There is building evidence that the first stars are not as massive as previously thought and that they are merely typical massive stars on the order of tens of solar masses instead of behemoths up to 300 solar masses. Furthermore, a non-negligible fraction of this population form in binary systems. These stellar systems can leave behind stellar-mass black holes, chemically enriched regions from their supernovae, and X-ray binaries if the companion star overflows onto the black hole during its giant phase. All of this depends on the initial mass function of the first stars, which is highly uncertain at the moment, but luckily it’s an active area of research!
To determine the evolution and impact of these remnants, we must know where they migrate after their progenitor star dies. This week, Hao Xu, Michael Norman at UCSD and I submitted a paper that focuses on exactly this point. Continue reading
It’s been since last June since I’ve made a post here. What have we been up to lately? Well, it’s been a busy year in the group, and I’ll highlight the year in this post. Continue reading
Last week we submitted our paper, The Birth of a Galaxy. II. The Role of Radiation Pressure, to the Monthly Notices of the Royal Astronomical Society. Today we posted the submitted version to astro-ph.
I have helped in setting up visualization labs previously in grad school, but I was not involved in choosing the equipment and the details of its construction. Building a visualization lab from the ground up was a totally new experience for me. By posting my experiences, I hope that this series helps people who want to build a similar outfit.
Last week, we submitted a paper titled “Optimized Multi-Frequency Spectra for Applications in Radiative Feedback and Cosmological Reionization” to the Astrophysical Journal. You can find it on arXiv. Here we investigate the impact of varying energy discretizations in radiation transport schemes. Mono-chromatic approximations can underestimate the amount of partial ionization at large radii because all of the ionizing photons are absorbed at some characteristic radius. This is especially true for X-rays, which have large mean free paths.
With a multi-frequency approach, the solution converges with 4 or more frequency bins. For example with a 10^5 K blackbody source, the temperature of an HII region at r = 8 kpc is underestimated by a factor of 20 if a mono-chromatic spectrum is used. However it is unclear the best technique on how to choose these frequencies. In this work, we developed a Monte Carlo scheme to determine optimal frequency values for such radiation calculations. In the paper, we give optimal discretizations for a 10^5 K blackbody and power law spectrum for 1-4 bins. The code that employs this method will be released when the paper is accepted.
After months of planning, the construction of our visualization lab started on Monday. Already, I am impressed with the speed of their work in renovating the space that was a classroom. Hopefully we can have the equipment installed by the end of the month. Then we’ll start working on setting up the computers that drive the stereoscopic projection wall and monitor wall, ready for science by the end of the semester. I plan to publish a few posts that outline the build process of the lab.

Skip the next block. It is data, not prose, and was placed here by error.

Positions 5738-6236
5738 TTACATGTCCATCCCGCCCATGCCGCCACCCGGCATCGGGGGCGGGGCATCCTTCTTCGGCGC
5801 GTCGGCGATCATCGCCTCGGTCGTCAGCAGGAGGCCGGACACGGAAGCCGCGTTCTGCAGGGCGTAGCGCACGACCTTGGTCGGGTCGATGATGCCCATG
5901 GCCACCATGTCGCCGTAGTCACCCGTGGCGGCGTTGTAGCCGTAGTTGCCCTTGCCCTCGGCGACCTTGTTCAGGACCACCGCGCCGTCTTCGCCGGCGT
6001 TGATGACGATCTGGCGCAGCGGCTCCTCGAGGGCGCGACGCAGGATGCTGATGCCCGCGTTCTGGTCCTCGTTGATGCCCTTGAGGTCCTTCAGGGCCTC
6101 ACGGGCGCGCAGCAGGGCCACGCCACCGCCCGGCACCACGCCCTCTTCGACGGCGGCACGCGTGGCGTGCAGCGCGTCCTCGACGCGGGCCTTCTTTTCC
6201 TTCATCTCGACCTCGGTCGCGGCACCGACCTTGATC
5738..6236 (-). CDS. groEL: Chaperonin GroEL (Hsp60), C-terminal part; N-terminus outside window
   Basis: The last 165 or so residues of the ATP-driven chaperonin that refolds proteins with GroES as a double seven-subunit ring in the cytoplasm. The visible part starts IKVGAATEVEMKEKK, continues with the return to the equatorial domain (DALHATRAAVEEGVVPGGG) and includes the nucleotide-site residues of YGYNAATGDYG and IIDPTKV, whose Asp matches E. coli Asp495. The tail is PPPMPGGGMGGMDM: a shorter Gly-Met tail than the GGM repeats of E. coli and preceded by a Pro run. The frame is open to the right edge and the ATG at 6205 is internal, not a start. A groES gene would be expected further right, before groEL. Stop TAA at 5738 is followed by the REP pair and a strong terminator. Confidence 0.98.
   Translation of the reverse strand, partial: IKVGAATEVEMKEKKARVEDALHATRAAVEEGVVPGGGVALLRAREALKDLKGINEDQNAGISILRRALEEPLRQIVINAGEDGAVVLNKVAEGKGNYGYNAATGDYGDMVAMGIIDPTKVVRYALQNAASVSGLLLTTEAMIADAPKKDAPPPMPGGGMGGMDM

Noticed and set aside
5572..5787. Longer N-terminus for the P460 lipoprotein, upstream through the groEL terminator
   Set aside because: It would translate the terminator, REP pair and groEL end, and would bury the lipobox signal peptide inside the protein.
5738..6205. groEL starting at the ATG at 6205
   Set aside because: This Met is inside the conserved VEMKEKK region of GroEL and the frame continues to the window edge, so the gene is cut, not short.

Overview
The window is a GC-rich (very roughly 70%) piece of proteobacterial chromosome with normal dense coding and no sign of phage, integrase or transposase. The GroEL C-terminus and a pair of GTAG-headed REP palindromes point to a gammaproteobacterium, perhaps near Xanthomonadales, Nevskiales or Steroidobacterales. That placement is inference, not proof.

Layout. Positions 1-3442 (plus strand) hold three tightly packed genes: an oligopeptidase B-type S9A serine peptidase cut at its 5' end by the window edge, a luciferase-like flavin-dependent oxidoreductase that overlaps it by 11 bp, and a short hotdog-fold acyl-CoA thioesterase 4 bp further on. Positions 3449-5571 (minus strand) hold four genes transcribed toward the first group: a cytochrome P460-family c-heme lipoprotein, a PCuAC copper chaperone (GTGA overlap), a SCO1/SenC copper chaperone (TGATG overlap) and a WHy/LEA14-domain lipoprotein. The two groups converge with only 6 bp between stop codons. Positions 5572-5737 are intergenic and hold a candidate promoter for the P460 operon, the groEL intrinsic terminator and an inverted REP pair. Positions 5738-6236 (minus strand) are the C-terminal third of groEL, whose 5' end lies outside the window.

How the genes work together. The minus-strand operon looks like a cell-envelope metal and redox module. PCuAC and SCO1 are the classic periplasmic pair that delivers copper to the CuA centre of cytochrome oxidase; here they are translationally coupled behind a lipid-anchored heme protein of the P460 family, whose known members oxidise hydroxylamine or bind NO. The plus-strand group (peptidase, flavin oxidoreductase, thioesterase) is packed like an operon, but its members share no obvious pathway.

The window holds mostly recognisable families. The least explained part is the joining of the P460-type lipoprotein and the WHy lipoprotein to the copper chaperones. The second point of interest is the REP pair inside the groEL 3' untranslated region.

A few weeks ago, I was interviewed by Charlie Bennett, who runs the North Avenue Lounge show on Georgia Tech’s student radio station. I had a great time during the show. We chatted about my homecoming to Georgia Tech, my research, and the construction of the visualization lab for our group. The show will be streaming until March 5th, so go listen!
High-redshift disk dwarf galaxy
In late November, our paper, “The Birth of a Galaxy: Primordial Metal Enrichment and Stellar Populations”, was accepted for publication in The Astrophysical Journal. It was recently published in the January 20th issue.
In this paper, we followed the formation of over 300 Population III (metal-free) stars and accurately modeled the radiative feedback from their main sequence and studied the chemical enrichment from their supernovae. Our methods allowed us to follow a natural transition from Population III to Population II star formation, leading to the formation of 38 high-redshift dwarf galaxies with the most massive having M = 109 solar masses. We found that they produce a metallicity floor of 10-3 of solar metallicity in the vicinity (5-10 kpc) of their host halos. At redshift 7, about 14% of the cosmic mass is enriched above 10-6 of solar metallicity. This gives some clues on the origin of an observed metallicity floor of 10-3 in damped Lyman alpha absorbers.
We have four new members to our group, starting in the Spring semester. Chao Shi, a second-year graduate student, will be focusing on black hole growth from both stellar-sized and massive seeds. Three undergraduate students, Erin Caldwell, Vasiliy Demchenko, and Martin Halicek, will be joining the group, obtaining valuable experience in astrophysics research and learning about various topics in high-redshift galaxy formation.
In other news, our cluster arrived in Georgia Tech a couple of weeks ago, and the IT guys are configuring it right now. It’ll be ready and stress-tested by the new year. Then it’ll get some stress-testing from myself!
Last week, I got word that the 16-core processors were available for order from our supplier. I placed an order for our dedicated cluster that will be composed of
- 8 nodes each with 64 cores and 256GB of RAM
- A total of 512 cores and 2TB of RAM
- QDR Infiniband interconnect
- 48TB of long-term storage space. Scratch space is 250TB. It is shared among other clusters and connected by Infiniband.
The cluster should arrive in about a month and be tested and ready for science in December or January. There are plans to expand the cluster to have Tesla GPU systems. It will be a very useful resource for rapid development and science once it become online. I’m very excited about it!